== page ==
I am currently building a video streaming platform for my school. Because I want to serve videos in different resolutions, I use ffmpeg-static and fluent-ffmpeg. I recently checked the licenses and found that ffmpeg-static is licensed under the GPL 3.0 license, which allows commercial use but requires that I provide my source code. In the near future I might want to distribute my software that includes ffmpeg binaries. Now my question: May I use and distribute FFmpeg? and What do you mean by making the source code available? I don't want to publish my source code as that would give anyone the opportunity to copy my work. Do I have to publish all the source code or is it ok if I only publish the files where I use ffmpeg? If that were the case, it would make a lot of things easier.

2 Answers 2


In this case you probably do not need to publish your code if you use ffmpeg binaries.

The ffmpeg binary code is under GPL but as you are using a staticly built binary of it does not affect the licensing of your code.

You do however need to look at the licences of ffmpeg-fluent and ffmpeg-static. These are MIT and a unique License. So use of ffmpeg-fluent is no problem but the license on ffmpeg-static is not clear. The license file on github does not name a known FLOSS license and does not make sense as it refers to binary and it does not provide binaries (The comment notes it is like BSD 3 clause), however the licence given on https://www.npmjs.com/package/ffmpeg-static is GPL. As the licence is unclear I don't think anyone can use it but having the GPL possibility - if you include ffmpeg-static then you need to release all your code.

I would look for an alternative to fffmpeg-static. Which as it just downloads ffmpeg should be possible.

  • ffmpeg-static seems to be a downloader tool, so it makes sense that it doesn't directly contain the binaries. I don't see any indication that ffmpeg-static would have an unusual license, could you clarify? I see a BSD-3-clause in the repository, and a GPL-3.0-or-later declared in the package.json metadata, both of which are OSI- and FSF-approved.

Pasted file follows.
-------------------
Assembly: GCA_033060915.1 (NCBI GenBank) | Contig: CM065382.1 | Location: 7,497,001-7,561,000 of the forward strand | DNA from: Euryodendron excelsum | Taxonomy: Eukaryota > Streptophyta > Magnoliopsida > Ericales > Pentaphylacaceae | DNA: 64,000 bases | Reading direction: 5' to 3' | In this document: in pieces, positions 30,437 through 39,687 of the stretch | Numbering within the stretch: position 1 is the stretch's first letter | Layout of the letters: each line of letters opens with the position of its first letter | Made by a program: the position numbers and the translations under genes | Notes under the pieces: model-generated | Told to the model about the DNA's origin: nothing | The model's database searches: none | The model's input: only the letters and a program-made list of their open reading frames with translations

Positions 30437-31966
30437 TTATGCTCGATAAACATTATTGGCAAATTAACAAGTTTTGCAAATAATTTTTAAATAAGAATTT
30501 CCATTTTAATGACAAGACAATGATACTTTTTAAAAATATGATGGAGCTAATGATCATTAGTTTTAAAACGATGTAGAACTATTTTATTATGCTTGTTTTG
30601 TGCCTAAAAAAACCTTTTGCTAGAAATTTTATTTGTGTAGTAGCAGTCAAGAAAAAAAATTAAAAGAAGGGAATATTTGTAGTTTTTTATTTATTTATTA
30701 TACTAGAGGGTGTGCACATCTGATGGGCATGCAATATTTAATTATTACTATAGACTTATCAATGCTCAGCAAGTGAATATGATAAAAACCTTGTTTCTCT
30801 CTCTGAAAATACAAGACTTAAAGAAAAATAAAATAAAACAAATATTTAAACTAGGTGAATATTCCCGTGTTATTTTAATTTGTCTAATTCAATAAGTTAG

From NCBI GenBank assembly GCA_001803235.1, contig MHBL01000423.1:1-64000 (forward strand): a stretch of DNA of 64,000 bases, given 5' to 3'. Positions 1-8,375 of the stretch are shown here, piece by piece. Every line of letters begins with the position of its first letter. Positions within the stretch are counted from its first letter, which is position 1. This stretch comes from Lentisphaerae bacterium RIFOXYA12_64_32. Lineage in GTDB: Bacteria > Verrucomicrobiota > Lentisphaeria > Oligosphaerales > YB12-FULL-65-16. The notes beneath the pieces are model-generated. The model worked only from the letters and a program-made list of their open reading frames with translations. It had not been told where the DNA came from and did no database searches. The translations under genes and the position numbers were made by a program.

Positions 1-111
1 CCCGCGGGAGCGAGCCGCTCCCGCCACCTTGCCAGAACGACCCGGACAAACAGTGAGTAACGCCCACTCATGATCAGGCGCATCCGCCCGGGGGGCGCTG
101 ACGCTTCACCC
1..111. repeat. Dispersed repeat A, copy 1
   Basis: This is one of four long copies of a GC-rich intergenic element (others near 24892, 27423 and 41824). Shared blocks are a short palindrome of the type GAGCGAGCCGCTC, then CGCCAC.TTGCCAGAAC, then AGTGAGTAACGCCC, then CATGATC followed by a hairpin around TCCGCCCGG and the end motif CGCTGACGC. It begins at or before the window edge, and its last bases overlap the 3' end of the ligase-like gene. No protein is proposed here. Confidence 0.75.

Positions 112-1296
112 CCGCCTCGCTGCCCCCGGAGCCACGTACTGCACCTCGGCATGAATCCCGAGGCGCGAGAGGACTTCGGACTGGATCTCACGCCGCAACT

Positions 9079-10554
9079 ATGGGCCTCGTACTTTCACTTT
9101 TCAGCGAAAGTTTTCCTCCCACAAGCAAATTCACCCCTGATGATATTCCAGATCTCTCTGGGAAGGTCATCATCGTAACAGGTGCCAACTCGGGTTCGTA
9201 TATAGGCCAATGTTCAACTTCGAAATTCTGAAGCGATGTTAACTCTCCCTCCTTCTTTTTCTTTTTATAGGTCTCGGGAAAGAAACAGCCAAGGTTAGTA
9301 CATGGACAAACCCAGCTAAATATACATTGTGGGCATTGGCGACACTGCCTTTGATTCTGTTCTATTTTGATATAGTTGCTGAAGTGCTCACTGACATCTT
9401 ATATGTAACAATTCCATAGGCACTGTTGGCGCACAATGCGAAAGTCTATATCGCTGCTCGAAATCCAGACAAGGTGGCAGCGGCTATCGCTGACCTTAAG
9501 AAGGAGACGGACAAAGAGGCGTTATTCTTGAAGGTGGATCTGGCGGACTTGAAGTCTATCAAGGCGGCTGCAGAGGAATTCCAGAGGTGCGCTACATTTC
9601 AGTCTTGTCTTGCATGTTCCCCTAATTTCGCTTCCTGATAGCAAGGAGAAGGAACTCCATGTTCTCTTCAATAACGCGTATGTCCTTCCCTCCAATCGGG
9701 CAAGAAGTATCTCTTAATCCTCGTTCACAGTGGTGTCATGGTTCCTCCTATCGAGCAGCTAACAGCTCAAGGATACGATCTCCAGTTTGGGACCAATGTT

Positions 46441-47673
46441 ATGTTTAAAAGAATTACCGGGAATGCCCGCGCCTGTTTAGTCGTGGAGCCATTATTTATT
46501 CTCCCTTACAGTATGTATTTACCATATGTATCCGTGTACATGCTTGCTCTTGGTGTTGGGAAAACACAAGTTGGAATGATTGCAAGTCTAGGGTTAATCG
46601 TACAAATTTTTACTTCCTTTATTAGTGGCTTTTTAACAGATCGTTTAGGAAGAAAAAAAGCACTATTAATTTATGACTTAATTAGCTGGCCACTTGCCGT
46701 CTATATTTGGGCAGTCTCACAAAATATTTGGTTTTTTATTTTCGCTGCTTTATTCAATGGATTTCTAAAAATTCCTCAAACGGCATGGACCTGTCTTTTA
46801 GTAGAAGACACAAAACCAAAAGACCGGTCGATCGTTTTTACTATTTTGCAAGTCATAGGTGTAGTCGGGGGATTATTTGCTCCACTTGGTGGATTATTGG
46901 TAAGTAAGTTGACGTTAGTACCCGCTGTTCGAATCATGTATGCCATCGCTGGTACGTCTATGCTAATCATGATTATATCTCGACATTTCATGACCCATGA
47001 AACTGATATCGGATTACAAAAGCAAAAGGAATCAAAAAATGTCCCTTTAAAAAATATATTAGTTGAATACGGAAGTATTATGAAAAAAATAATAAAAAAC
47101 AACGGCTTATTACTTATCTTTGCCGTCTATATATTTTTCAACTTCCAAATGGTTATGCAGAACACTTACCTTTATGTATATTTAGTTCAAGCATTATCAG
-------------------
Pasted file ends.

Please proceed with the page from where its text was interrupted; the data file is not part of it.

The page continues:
– amon
    Apr 3, 2022 at 20:21
  • @amon Thanks for that - so it is possible GPL - or BSD - I think that makes ffmpeg-static totally unusable
    – mmmmmm
    Apr 4, 2022 at 9:02
  • Interesting, do you have any proof or something like that, because I need to make sure I that I really may use the static binaries of FFmpeg if I don't use ffmpeg-static
    – Green_Lab
    Apr 5, 2022 at 19:39
  • @Green_Lab The only proof is read the license of the ffmpeg binaries - it might also help to look at the Open Source StackExchange and see re GPL and binaries and also ffmpeg
    – mmmmmm
    Apr 5, 2022 at 21:23
  • @mmmmmm Ok, but doesn't it clearly say FFmpeg is licensed under the GNU Lesser General Public License (LGPL) version 2.1 or later?
    – Green_Lab
    Apr 5, 2022 at 22:31

If you don't want to publish your source code, that's absolutely fine. Just don't use any GPL licensed software as part of your code.

It's very simple: Publishing software that contains GPL licensed code is copyright infringement unless you either provide the complete source code of your software to anyone asking for it for the next three years, or if you accompany every single copy of your software that you distribute with the complete source code. In both cases the source code must also be licensed under the same GPL license.


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